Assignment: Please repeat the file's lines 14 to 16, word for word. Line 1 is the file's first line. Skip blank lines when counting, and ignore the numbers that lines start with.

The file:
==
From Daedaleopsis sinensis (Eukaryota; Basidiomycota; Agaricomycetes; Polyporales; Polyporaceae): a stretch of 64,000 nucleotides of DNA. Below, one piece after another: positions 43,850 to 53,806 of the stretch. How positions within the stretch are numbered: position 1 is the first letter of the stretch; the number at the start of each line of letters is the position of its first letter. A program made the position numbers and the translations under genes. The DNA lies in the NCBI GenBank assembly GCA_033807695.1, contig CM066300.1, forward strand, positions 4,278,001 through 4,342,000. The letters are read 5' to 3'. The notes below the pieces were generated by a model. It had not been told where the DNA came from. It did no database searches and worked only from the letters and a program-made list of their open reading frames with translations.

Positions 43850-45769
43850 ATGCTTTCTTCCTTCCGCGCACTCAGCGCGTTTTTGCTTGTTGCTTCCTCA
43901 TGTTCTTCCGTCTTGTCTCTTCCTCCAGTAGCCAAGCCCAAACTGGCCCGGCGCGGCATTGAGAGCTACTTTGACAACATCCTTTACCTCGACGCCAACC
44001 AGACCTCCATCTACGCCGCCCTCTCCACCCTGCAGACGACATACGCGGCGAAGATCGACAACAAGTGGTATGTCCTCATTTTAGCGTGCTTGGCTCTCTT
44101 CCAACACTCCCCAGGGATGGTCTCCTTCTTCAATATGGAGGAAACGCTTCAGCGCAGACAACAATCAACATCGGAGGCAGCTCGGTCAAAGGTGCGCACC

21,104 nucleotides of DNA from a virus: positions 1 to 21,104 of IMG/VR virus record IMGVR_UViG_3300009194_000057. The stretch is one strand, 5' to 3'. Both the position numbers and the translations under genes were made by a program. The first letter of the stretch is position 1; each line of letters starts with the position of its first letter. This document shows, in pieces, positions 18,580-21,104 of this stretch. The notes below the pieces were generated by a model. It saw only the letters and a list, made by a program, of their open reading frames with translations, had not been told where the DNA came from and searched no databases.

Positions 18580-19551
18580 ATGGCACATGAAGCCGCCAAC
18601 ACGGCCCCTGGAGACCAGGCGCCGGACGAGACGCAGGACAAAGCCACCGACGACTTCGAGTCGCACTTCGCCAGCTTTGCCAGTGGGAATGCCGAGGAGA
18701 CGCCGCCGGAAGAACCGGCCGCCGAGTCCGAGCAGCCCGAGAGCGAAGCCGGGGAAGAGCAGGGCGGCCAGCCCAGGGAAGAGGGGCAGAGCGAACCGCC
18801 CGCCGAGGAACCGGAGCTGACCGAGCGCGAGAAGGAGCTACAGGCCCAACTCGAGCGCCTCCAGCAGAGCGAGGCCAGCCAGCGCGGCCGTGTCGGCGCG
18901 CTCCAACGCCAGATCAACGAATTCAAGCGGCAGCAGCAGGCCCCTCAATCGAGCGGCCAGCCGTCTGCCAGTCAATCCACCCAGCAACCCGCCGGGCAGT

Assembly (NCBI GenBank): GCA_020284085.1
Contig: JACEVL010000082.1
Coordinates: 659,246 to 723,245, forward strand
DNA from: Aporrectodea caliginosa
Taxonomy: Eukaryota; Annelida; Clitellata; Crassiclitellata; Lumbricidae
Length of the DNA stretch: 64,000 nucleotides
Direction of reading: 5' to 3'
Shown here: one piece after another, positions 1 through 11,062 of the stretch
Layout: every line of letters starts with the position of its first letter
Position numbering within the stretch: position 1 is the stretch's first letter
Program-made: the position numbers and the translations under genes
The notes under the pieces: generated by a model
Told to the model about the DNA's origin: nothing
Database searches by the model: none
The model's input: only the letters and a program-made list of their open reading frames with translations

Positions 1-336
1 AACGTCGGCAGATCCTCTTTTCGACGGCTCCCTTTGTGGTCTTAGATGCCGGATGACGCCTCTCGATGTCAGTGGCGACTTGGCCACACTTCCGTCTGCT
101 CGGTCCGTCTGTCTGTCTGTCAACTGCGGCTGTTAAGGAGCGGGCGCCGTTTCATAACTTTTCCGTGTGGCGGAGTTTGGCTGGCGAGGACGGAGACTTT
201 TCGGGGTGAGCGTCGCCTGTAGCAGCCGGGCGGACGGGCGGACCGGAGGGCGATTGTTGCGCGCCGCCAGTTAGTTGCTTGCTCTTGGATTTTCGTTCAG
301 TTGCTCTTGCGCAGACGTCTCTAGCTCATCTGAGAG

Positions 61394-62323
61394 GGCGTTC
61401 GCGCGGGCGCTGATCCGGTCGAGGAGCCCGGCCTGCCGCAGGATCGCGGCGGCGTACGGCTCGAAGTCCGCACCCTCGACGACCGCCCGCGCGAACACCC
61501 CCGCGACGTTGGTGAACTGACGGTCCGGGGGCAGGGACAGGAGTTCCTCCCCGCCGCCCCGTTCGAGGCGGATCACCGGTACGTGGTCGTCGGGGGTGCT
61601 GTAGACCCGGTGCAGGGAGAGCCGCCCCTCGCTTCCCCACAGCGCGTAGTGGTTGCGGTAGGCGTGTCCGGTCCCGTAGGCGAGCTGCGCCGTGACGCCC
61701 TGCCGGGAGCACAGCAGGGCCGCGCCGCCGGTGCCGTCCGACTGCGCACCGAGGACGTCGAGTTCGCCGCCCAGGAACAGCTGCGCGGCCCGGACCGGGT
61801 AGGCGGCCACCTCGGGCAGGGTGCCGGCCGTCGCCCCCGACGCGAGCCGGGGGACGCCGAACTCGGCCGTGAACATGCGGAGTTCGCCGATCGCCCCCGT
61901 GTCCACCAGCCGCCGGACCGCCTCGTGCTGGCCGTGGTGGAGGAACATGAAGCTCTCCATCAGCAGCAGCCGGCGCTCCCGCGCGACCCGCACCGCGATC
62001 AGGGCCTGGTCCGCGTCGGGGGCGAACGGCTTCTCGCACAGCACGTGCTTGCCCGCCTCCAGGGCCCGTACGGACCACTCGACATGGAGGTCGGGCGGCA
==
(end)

Assembly (NCBI GenBank): GCA_020284085.1
Contig: JACEVL010000082.1
Coordinates: 659,246 to 723,245, forward strand